Tabriz & Kandovan
Met up with Guide and caught a bus to the Blue Mosque - a very beautiful place, but the setting is pretty terrible - Iran does not appear to look after it’s heritage very well. No real care taken for presentation or access. And the 3000 year old cemetery behind the mosque is under concrete and about to have a mall built on top of it… The mosque was originally built in 1465, mostly destroyed by earthquake in 1779, rebuilt in 1973. The original paint/tiling is still visible in places and it’s not hard to imagine how amazing it would have been.
Went to Gojar/Amir Nezam House - an old house/museum with old stuff in it.
Wandered through (the UNESCO world heritage site) Bazaar which was breathtaking in many, varying ways and places.
Walked quietly (felt like I had to, even though it was empty!) through the huge Jame Mosque
Then we grabbed lunch - down some dodgy stairs into basically a hole in the ground for a delicious Dizi (this is why I pay for guides!)
Talked a lot with my guide (who has a mention in Lonely Planet which he is very proud of) about social issues and the economy (buying gold and carpets = inflation proof) but he kept going on about ‘Beautiful Ladies’ while looking directly at them, roughly a meter away. I looked suitably embarrassed and apologetic each time. I visited the guides house and met his wife and child. I’m sure you can all picture how relaxed I was in this setting, but the house was pretty normal except for the furniture which is all pretty gaudy to my tastes. That seems to be the norm there.
After lunch headed to Kandovan (“If you keep on this road you’ll end up in Iraq”). Really special place and deserves more care and protection from local tourists and their cars/garbage. It was here that my panic response to people talking to me was kicking in, which apparently means responding in Spanish…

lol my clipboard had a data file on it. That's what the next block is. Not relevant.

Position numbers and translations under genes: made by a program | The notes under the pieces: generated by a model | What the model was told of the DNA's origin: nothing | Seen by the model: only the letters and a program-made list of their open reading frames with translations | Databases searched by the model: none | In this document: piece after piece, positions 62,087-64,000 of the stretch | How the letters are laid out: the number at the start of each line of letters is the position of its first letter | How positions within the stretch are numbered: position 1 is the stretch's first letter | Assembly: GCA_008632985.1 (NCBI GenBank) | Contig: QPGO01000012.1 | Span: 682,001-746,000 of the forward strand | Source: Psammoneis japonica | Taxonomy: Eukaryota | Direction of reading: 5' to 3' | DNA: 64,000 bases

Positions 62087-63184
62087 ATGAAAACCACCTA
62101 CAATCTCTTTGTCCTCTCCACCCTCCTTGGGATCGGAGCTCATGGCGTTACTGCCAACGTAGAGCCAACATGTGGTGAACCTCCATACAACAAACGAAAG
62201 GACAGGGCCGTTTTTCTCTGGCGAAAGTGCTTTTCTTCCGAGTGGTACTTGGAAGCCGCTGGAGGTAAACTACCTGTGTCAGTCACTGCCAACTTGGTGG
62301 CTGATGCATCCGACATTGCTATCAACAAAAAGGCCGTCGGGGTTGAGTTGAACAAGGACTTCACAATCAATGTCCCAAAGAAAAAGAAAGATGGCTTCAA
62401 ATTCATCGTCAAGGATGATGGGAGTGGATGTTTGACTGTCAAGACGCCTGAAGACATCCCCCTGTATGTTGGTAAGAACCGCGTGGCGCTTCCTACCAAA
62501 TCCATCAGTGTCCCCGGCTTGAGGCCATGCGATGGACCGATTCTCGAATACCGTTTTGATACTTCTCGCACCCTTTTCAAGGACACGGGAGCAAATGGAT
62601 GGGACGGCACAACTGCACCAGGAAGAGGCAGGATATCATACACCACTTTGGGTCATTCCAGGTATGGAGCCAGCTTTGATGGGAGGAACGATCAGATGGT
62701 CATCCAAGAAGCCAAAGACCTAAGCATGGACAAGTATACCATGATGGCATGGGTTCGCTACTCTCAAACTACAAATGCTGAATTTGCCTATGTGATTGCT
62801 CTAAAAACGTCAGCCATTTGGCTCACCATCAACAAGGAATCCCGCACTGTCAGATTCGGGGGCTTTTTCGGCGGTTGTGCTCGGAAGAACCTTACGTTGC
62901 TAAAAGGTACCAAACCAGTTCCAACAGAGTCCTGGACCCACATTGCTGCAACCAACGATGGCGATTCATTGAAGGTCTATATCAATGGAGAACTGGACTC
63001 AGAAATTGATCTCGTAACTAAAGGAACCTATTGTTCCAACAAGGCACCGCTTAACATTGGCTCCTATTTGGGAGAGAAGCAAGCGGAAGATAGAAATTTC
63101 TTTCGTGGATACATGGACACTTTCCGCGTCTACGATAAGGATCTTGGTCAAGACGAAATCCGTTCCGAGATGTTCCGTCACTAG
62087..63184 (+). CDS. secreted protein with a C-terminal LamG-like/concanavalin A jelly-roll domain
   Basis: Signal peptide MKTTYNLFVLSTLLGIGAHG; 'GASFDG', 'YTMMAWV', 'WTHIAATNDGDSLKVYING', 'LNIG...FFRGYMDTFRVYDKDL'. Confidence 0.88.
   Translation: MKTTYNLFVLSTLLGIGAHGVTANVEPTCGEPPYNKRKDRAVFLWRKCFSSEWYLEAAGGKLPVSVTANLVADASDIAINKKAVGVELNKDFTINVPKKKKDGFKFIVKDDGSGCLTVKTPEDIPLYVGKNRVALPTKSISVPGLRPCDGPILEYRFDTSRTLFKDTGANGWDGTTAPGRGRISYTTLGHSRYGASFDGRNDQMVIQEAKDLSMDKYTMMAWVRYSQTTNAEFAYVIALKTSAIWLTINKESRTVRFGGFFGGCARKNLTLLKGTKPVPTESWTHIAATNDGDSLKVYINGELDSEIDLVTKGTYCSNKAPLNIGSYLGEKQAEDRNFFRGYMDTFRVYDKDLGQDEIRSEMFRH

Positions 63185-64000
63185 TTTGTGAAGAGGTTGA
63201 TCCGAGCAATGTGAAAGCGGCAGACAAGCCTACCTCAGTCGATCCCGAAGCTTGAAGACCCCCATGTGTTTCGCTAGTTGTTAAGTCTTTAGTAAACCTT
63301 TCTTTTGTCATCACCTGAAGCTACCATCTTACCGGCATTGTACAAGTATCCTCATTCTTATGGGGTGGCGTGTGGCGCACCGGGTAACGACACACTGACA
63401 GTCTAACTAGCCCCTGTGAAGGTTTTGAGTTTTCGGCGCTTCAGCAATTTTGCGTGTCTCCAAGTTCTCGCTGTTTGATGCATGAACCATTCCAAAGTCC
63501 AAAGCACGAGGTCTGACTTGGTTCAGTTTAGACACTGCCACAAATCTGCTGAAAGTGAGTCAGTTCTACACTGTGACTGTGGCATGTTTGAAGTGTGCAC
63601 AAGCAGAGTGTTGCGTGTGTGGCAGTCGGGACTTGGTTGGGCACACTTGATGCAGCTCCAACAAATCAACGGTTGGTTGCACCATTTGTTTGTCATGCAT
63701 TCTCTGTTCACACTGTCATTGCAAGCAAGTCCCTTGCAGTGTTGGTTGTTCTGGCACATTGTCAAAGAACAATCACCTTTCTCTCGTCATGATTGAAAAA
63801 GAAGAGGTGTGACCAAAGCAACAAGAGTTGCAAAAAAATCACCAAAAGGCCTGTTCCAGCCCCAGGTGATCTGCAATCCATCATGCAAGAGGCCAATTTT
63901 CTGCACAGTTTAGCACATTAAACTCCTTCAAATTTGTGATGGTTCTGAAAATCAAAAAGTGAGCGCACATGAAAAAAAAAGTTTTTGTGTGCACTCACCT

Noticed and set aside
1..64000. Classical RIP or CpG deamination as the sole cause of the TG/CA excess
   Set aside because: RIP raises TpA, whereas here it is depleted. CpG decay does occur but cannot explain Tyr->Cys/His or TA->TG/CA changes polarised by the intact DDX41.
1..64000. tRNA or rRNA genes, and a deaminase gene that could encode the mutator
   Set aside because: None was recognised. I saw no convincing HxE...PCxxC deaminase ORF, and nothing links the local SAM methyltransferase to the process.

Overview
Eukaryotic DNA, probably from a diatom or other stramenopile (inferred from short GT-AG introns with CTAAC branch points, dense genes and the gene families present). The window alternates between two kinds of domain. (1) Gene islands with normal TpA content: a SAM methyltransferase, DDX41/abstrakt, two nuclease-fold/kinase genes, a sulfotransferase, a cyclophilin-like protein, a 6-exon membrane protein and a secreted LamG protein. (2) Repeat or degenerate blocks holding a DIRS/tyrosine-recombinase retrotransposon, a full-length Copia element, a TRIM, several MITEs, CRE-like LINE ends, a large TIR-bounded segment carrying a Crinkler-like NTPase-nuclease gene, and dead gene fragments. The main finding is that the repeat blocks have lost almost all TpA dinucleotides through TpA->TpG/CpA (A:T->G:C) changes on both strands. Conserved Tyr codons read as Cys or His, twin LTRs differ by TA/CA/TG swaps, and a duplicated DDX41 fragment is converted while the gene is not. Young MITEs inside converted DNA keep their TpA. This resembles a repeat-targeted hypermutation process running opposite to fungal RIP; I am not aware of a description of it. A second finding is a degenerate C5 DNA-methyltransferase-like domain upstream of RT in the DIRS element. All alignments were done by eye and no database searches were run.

Enjoyed the drive back, looking/thinking about village life listening to some much needed music. Reminded me a lot of Nicaragua (though that may have just been the smell of burning garbage). Everyone seemed happy though, with someone to talk to. All the old men hanging out making fun and laughing like schoolboys. All smiles. I guess all the sad ones are hiding inside somewhere?
Back in Tabriz we had a wander around El-Goli park at dusk. I got crapped on by a lot of birds but I was told that it’s good luck which made me totally ok with being crapped on by a lot of birds.
I was recommended a Pizza place near the hotel, so I did my best to order a chicken pizza off a menu, with no pictures, to a person who spoke no English.
I enjoyed my sandwich very much then headed back to the hotel where I scared a small girl when she tried to get into the lift.
Strongly felt the need to hide in the hotel all morning. Managed to leave at about 10:30 and did a big block around my hotel to try and get a feel for the city. It’s nice enough but rather third-world. No footpaths, a garden centre on the side of the road (on land that I suppose no one really owns) and a stream full of garbage and who knows what else.
Ordered and received a pizza for lunch.
Headed to the airport and saw (another) jet flying around - there is an air base nearby. Checked in without any drama, though much more security than flying from Tehran. A young (18? year old) boy came with his dad to chat, asking where I lived (“yes, I know New Zealand” - “In Europe” when pressed). He was surprised how good my english was. And the flight was only 10 minutes late.